I often answer the question, “Why would someone want a postmortem exam on an animal?”

As a veterinary pathologist involved in a necropsy program for racehorses that have sustained injuries on the racetrack, I get much the same question from both lay people and professionals in the horse industry.

People understand why a postmortem is warranted in a case of sudden death but understanding the need for a necropsy on a horse that has sustained a catastrophic musculoskeletal injury might be less clear. Like all athletes, Thoroughbred racehorses experience a consistent pattern of repetitive use wear associated with their musculoskeletal systems. An analogy familiar to most is the term “tennis elbow.” For people with even a passing familiarity with sports, “Tommy John” surgery for baseball pitchers is a commonly recognized term, as rotator cuff injuries also are a familiar malady in quarterbacks.

The association between pre-existing lesions and catastrophic injuries has been documented for many years, beginning with the flagship postmortem program instituted in California. More than 80% of racehorses that suffer a fatal musculoskeletal injury have pre-existing underlying pathology related to the fracture, indicating that the final catastrophic event is the culmination of repetitive wear and not an isolated incident caused by a “bad step” or a “hole in the track.” By carefully examining the horse, the pathologist can document the acute, catastrophic injury as well as the underlying pathology. Additionally, he or she can note nonmusculoskeletal health issues.

Mortality reviews are conducted with the trainers, the equine medical director, and the stewards following catastrophic breakdowns. The goal of these reviews is not to place blame, but to educate and implement strategies to prevent similar injuries going forward. The horse’s overall health and condition, his training and racing records, and the postmortem exam outcome are reviewed in the hope of identifying risk factors for that particular horse and opportunities for future intervention.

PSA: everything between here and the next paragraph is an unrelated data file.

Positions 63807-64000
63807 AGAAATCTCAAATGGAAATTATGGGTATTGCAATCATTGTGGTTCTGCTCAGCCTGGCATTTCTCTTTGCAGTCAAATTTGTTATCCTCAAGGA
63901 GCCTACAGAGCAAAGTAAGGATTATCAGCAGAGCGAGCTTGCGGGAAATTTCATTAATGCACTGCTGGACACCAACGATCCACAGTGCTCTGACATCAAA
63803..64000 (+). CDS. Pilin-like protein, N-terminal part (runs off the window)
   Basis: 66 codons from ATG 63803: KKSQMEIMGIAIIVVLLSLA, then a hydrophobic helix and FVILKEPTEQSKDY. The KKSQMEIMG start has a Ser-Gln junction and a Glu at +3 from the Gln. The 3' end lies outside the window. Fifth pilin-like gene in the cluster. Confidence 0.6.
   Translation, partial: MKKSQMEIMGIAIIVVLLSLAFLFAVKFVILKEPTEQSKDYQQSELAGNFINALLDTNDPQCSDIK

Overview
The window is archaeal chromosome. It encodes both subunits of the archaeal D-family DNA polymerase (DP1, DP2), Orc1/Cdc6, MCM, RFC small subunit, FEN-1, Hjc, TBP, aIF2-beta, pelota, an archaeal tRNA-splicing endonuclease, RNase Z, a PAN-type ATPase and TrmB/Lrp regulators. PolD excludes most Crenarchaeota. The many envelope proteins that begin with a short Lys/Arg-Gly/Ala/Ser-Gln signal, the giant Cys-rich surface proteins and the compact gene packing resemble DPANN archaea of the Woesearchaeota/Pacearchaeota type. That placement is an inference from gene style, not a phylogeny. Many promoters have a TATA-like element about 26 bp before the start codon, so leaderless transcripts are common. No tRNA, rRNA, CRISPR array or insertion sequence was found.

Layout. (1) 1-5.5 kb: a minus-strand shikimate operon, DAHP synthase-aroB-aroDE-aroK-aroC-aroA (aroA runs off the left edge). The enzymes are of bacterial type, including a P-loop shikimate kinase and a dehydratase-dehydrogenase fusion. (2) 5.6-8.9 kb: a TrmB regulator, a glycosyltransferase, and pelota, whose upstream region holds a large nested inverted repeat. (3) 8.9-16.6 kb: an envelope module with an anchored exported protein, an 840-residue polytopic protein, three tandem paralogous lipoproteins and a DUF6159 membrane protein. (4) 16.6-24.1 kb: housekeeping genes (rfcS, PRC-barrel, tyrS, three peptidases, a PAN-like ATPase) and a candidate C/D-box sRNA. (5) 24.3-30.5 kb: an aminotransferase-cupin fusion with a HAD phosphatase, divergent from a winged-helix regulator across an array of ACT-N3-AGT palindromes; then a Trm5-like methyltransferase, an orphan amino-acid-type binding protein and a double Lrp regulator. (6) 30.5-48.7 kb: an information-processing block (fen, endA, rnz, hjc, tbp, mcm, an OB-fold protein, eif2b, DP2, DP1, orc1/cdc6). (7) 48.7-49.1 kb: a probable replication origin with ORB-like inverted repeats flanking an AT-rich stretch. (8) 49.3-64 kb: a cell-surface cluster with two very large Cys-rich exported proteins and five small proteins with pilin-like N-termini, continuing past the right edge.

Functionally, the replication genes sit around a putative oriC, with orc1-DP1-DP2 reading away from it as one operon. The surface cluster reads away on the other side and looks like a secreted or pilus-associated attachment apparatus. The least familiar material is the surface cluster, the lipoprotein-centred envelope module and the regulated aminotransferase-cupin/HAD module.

Additionally, it is hoped that the trainer will disseminate the knowledge gained by sharing their experience with others, including those who work in their barn, friends, and colleagues. Health issues that might not have been clinically apparent but are identified on postmortem examination can be addressed, with informative conversations regarding such things as exercise-induced pulmonary hemorrhage and gastric ulcers. In a very complicated set of circumstances, the postmortem examination brings objectivity to these observations.

The ultimate goal of any postmortem program is to mitigate the horse’s injury risk and, in turn, the exercise riders and jockeys that are involved. Catastrophic breakdowns are the leading cause of serious injury to riders, and in some tragic cases, death. While postmortem examinations might be “too late” for the horse in question, the value to the entire population of racehorses and to the connections of a particular horse are invaluable. We owe it to the horses, riders, trainers, and the racing community as a whole to address this issue. Breakdowns are not inevitable events. We can mitigate the risk of their occurrence in racehorses through careful and determined study.


Contact: Laura A. Kennedy DVM, Dipl. ACVP—drlaurakennedy@uky.edu—859/257-6393—University of Kentucky Veterinary Diagnostic Laboratory, Lexington